My daughter’s Dutch childhood is unfamiliar to me.
I think about myself at her age, and find myself in a totally different setting. I discovered the world along with my older sister and cousins in Barranquilla. We spend our days barefoot playing in the garden. Eating mangos, guava, and ciruelas from the tree of the neighbors. Playing outside with the children that live in that same street. Eating raspao while our dads were playing soccer in the street. Going to the beach on Sundays… My memory from my childhood seems from a different world.
Thinking about my earliest memories of sun-tanned skin, the distant beat of salsa, vallenato, merengue music on the weekends, having family and people around at all times makes me feel sad that my daughter is not growing up like that. When I am out of that sad bubble, I look around and see my daughter and I know she is having a happy childhood. I know she won´t miss out on anything. Though, those of us who grew up in a different culture may find ourselves carrying feelings of homesickness as we create a home for our children.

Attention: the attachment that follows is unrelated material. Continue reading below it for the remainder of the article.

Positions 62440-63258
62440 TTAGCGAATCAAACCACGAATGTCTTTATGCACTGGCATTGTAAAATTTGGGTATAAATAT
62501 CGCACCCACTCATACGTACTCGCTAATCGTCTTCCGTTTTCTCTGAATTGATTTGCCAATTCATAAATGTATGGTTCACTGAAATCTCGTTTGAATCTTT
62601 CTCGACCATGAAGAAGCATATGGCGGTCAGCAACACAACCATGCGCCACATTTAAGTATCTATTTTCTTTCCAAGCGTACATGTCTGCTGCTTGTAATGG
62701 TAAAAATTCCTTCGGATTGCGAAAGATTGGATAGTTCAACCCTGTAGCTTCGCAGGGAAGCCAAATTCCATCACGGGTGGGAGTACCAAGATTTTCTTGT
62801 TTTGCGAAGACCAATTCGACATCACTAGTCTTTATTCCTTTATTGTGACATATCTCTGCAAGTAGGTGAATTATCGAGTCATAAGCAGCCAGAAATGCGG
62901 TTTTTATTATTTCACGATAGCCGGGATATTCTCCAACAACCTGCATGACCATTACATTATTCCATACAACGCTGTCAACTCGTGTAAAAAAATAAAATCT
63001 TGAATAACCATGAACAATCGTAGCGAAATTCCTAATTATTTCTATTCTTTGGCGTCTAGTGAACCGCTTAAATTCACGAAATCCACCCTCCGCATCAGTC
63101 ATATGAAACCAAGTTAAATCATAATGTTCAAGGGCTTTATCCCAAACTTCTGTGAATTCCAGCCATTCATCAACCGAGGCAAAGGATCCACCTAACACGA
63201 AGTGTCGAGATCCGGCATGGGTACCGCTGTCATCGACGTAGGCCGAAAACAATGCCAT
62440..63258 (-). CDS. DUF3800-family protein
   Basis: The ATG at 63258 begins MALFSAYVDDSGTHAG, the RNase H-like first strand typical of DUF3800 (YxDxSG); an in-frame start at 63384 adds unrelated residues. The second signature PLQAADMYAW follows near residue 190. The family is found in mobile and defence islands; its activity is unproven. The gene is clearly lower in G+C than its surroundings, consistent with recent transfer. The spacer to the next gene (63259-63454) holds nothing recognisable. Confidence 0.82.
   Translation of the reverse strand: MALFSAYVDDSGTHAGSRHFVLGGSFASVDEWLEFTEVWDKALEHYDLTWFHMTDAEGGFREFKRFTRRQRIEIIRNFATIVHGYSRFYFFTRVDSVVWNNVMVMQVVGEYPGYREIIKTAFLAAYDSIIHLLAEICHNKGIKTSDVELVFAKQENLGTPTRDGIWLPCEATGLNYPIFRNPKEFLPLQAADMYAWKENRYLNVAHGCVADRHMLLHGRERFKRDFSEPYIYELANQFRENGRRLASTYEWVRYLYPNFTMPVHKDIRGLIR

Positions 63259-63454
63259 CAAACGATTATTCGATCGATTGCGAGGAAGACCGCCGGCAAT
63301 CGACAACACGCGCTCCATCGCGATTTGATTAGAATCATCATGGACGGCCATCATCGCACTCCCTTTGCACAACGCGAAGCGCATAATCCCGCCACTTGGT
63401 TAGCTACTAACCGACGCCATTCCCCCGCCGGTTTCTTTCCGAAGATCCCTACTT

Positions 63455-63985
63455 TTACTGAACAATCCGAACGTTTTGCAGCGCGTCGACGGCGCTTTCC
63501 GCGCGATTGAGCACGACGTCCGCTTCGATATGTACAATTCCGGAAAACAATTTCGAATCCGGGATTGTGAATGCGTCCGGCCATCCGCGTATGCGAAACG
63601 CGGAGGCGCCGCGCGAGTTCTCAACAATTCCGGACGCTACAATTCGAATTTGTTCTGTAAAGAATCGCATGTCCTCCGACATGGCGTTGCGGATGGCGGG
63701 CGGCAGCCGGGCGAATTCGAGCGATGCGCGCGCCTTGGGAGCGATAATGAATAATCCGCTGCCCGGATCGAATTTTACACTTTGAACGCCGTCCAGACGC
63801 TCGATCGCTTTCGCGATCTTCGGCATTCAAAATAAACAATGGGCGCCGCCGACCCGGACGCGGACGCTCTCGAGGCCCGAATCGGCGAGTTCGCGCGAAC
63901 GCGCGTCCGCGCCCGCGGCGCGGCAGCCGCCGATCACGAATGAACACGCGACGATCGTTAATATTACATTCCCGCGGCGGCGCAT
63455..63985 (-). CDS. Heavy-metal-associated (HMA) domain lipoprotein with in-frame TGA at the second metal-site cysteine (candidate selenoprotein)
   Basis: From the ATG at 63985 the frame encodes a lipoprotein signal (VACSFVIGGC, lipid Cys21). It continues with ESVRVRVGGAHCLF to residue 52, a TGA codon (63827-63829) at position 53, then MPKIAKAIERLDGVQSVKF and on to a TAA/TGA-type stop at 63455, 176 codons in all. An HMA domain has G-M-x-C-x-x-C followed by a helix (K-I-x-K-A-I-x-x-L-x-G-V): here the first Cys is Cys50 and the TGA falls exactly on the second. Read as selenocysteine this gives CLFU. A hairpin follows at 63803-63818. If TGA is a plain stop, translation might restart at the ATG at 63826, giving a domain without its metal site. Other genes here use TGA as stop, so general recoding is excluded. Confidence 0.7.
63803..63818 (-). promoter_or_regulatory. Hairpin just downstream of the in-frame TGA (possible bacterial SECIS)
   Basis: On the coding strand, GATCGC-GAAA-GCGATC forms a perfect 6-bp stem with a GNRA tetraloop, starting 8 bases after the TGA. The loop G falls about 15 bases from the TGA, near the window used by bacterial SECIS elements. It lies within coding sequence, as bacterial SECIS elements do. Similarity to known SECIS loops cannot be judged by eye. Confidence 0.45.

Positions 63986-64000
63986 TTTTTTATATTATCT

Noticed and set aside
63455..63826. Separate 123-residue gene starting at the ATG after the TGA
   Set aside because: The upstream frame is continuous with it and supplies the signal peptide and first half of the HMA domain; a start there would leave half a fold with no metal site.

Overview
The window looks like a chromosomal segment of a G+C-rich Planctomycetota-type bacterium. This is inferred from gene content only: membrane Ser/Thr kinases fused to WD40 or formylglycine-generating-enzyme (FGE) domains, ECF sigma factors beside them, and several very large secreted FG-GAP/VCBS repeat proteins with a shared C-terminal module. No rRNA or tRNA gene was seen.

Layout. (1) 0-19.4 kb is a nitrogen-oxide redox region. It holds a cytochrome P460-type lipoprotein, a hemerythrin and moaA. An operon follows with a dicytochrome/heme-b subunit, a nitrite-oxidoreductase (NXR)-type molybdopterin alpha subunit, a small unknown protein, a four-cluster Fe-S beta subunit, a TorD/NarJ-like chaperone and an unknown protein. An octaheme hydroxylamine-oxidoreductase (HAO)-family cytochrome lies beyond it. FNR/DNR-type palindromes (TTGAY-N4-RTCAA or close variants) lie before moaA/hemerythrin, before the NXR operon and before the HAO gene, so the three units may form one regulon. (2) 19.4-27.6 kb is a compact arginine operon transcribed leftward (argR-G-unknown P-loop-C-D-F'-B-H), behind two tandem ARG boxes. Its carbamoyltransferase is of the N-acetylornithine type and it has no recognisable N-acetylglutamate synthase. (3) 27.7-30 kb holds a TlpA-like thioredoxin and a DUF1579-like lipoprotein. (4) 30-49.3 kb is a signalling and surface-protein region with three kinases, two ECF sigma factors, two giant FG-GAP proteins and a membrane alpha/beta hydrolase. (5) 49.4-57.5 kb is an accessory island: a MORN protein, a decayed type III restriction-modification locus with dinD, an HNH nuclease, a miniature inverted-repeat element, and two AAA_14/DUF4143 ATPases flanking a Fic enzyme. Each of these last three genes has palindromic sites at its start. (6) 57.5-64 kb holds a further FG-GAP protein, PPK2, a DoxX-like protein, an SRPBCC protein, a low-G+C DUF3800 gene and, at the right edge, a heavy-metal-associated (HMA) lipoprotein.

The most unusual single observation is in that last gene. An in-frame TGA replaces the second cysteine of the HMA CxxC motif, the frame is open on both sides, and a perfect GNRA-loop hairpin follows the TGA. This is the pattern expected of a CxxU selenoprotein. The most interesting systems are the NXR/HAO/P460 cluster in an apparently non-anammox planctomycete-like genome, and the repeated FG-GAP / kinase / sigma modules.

When I reflect on the differences between my daughter’s childhood and my own, I realize that I can´t recreate my childhood for my daughter. Sometimes it´s even better like this. We tempt to remember only the good and avoid the rest.
To deal with my homesickness, I have found it helpful to look into my memories and identify what am I really craving, and assess how I might find it here too. With time, I have made my group of Latin mom friends that help me when I miss the friendly Latin vibe. I have found joy in putting my favorite Latin music and dancing around with my daughter in the living room. Facetime with my Colombian family has become a weekly activity my daughter and I enjoy.
‘They say the grass is always greener on the other side. Perhaps, once we have experienced a few different fields, we find the grass is greenest in our memories where anxiety has no hold.’
My grass happens to be greenest on the Colombian Caribbean coast; my daughters will be greenest in The Netherlands.